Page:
I took this on both my chins, of course. After all, Hearts supporters will never let their Hibernian counterparts forget what happened in the William Hill Scottish Cup Final of 2012. There were many Hibbies who saw Hearts relegation as justified comeuppance for the club living beyond its means, although it’s fair to say this could be applied to many clubs in Scotland, including Hibs themselves.

However, as last season drew to its astonishing conclusion, it was evident the Easter Road club were hell-bent on self-destruction. They required just one win from their final few games to avoid the relegation play-offs. Even a point in their final game at home to Kilmarnock would have been enough. Of course, history will relate they didn’t get it. History will also relate that Hibs took a 2-0 first leg aggregate lead from their play-off against Hamilton Academical – but still succumbed to the Accies in their return leg at Easter Road and lost their top-flight status after a dramatic penalty shoot-out.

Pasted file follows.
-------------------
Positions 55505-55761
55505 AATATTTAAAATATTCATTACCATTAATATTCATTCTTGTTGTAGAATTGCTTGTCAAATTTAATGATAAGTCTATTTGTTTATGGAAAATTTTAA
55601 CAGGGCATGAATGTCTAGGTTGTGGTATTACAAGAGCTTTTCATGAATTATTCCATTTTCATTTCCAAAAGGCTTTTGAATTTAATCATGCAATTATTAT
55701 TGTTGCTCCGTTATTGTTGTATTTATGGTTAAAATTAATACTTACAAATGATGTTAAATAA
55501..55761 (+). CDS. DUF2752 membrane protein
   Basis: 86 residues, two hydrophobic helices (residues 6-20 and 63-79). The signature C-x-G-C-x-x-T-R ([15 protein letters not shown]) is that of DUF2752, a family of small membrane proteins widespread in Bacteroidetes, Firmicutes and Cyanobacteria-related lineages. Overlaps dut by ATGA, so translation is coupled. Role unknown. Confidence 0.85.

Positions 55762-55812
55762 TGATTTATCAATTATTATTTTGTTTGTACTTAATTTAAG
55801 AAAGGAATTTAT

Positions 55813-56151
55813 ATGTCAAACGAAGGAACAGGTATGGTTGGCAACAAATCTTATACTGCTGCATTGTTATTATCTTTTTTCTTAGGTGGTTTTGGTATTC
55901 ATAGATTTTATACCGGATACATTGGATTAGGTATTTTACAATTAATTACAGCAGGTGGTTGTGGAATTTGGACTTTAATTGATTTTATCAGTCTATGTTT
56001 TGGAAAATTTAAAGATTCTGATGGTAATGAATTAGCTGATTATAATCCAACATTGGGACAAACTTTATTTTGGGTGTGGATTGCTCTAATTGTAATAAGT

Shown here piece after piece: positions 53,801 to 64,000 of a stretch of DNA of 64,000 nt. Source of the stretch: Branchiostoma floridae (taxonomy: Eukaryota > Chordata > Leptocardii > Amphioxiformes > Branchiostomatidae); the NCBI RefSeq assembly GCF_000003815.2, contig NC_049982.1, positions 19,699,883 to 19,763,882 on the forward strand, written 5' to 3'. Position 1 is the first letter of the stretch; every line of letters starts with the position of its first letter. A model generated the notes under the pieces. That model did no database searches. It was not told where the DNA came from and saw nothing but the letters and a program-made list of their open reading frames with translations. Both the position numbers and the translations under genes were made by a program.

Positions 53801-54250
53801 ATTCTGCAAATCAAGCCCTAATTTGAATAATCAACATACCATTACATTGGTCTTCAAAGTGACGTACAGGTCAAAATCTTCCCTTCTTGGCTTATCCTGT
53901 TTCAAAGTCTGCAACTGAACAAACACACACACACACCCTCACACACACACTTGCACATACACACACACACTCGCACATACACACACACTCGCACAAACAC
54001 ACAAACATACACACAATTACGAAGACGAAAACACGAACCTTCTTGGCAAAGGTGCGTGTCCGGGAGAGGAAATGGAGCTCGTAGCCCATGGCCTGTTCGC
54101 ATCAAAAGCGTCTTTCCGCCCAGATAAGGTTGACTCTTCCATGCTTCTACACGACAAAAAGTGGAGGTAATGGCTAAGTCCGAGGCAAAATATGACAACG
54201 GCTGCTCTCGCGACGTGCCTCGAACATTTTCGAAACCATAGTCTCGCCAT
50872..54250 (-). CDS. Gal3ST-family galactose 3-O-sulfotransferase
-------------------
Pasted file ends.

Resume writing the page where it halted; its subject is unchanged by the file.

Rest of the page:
There was, naturally, much ribbing from Hearts supporters to their city counterparts. However, some of my closest friends, including the fella who will be best man at my wedding next February, are Hibs fans and I genuinely felt for some of them and the devastation they undeniably experienced.

Hibs demise against Hamilton Academical brought to mind Hearts notorious end of the season game against Kilmarnock at Tynecastle in April 1965. The Maroons were top of the league with the Ayrshire team in second place. The final game of the season between the two had been described as a ‘winner-takes-all’ but it wasn’t even that. Hearts just had to avoid a two goal loss at home to ensure the league title would be heading to Gorgie after a five year absence. Even a 1-0 defeat would see Hearts win the league on goal average as was the way of deciding such matters at that time.